Issa says Ryan is reconsidering his decision not to seek the House speaker job and has support from many GOP members, included the House’s conservative Freedom Caucus.
[He has] a resounding amount of support [among Republican members].
Issa says he will consider the position if Ryan does not take it.
After his four-person bipartisan delegation meets with Buhari and military service chiefs, Issa says the U.S. is ready to provide military training to help Nigeria’s battle against Islamic extremists. He says Nigeria’s military is not outgunned by Boko Haram and needs training, not arms, to defeat the insurgents. This contradicts Buhari, who says that the United States is aiding Boko Haram by refusing to sell attack helicopters to Nigeria. Issa:
The number one thing we bring is professional training to help the Nigerian forces fight Boko Haram and to advise them how to treat insurgents and civilians captured in the war zone. [Nigeria’s military] doesn’t lack basic firearms … it lacks training in military strategy and in international and humanitarian laws. This is a military that was allowed to fall into disrepair during the previous administration. Morale is low when training is low.
He says Obama’s pledge to give whatever training is needed signals ‘a new day’ in U.S.-Nigeria relations.
Congressman Issa tells military authorities in the Nigerian capital Abuja that the US is considering whether to relax or completely lift the ban to improve Nigeria’s fight against Boko Haram.
This is because of the trust in the new regime which has begun the process of ensuring that the military’s professionalism in the battle field is made in a way that we all can be confident that the rule of law is followed. Following this development, we have begun the process of lifting restrictions under the Leahy Law but the vast majority of the support US provides will be given regardless of the restrictions.
Issa comments on the hack of the Healthcare.gov website, scheduling an appearance of key figures to a hearing of the House Oversight and Government Reform Committee:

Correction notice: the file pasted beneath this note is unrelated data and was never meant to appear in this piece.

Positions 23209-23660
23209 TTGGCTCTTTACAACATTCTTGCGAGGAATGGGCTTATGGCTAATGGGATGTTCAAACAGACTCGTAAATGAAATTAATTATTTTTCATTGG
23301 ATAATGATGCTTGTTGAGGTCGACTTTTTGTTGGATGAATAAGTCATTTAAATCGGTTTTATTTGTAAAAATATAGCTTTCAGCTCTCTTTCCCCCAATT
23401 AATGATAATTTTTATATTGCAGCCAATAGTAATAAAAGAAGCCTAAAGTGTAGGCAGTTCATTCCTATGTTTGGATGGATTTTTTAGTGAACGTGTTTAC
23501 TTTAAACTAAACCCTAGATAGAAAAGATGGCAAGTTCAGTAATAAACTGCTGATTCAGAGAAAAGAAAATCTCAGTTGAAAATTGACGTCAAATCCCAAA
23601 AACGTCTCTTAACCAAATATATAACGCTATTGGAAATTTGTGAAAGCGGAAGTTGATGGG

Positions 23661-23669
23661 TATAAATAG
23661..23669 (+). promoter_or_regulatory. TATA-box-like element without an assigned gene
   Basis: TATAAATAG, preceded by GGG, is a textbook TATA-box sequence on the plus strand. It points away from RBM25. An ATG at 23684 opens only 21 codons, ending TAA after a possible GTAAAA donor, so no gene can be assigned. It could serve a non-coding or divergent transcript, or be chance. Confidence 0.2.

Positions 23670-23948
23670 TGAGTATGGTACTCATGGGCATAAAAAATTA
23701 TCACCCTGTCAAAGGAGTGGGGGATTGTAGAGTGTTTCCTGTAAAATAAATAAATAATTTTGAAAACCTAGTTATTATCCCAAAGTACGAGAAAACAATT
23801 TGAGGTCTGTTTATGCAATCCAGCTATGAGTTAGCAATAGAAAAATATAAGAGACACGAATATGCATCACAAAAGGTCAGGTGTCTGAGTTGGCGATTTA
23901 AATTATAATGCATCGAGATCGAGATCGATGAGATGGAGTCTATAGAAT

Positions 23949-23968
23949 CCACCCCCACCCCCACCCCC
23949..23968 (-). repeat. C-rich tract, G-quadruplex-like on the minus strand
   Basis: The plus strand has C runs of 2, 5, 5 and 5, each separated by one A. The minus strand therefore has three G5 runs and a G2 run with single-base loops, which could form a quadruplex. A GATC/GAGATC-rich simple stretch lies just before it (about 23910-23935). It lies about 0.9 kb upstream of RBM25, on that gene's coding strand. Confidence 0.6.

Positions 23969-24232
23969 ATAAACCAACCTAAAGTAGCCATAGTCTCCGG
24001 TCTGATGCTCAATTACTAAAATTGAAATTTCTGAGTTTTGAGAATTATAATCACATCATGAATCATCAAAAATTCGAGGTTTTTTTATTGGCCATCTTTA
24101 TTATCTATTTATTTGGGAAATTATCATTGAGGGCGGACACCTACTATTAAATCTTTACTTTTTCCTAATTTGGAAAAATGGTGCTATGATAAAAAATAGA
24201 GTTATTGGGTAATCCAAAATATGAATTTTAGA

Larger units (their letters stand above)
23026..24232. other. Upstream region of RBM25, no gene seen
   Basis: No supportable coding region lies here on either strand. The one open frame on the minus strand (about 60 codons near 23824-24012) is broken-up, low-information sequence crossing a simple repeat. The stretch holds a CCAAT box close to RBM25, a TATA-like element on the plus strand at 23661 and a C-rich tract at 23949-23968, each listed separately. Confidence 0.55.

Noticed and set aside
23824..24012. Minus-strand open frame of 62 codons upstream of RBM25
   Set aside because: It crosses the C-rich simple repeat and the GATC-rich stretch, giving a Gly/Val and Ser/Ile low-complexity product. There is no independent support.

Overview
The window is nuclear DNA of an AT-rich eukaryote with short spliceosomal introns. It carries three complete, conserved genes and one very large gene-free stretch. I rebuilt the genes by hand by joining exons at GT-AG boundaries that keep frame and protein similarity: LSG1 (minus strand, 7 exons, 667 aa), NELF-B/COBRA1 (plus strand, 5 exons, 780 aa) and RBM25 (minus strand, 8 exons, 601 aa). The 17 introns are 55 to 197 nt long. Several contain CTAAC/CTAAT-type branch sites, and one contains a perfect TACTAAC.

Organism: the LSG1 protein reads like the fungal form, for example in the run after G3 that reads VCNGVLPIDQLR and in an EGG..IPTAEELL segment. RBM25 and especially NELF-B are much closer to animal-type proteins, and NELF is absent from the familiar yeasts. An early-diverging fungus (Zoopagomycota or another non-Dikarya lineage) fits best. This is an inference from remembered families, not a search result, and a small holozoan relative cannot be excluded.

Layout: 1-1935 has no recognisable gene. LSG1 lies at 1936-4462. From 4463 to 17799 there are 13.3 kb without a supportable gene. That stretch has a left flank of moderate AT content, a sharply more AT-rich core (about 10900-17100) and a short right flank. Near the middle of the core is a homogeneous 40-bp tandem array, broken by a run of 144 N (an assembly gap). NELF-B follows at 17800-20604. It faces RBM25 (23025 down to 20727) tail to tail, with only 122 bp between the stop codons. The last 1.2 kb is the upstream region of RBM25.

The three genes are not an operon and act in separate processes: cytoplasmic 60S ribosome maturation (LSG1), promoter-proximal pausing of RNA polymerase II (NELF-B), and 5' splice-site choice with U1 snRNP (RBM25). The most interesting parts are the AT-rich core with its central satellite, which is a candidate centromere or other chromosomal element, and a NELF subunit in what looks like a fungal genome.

Considering this administration launched Healthcare.gov over the objections of CMS, it’s unsurprising that the website has suffered a “malicious attack.” For nearly a year, the administration has dismissed concerns about the security of Healthcare.gov, even as it obstructed congressional oversight of the issue. … Tavenner must testify on the subject of transparency, accountability, and information security alongside the Government Accountability Office at our September 18th hearing.
Walker appears before the House Oversight and Government Reform Committee in a hearing titled “State and Municipal Debt: Tough Choices Ahead,” arguing that his decision to take away collective bargaining rights helps governments balance budgets:
For us, we’re giving state and local governments the tools they need not just to balance the budget for the next two years but for generations to come.
Chairman Issa approves of Walker’s actions:
[His] bold reforms seem reasonable to those of us in Washington who understand that our retirement and health care system at the federal level is not subject to collective bargaining.
Committee Member Cummings disagrees:
I strongly oppose efforts to falsely blame middle-class American workers for these current economic problems. He went much further by attempting to strip government employees of their collective bargaining rights. He demanded numerous provisions that had nothing to do with the state’s budget, had no fiscal impact.
When asked how much money the state saved by taking away certain provisions in collective bargaining rights, Walker responds that it doesn’t.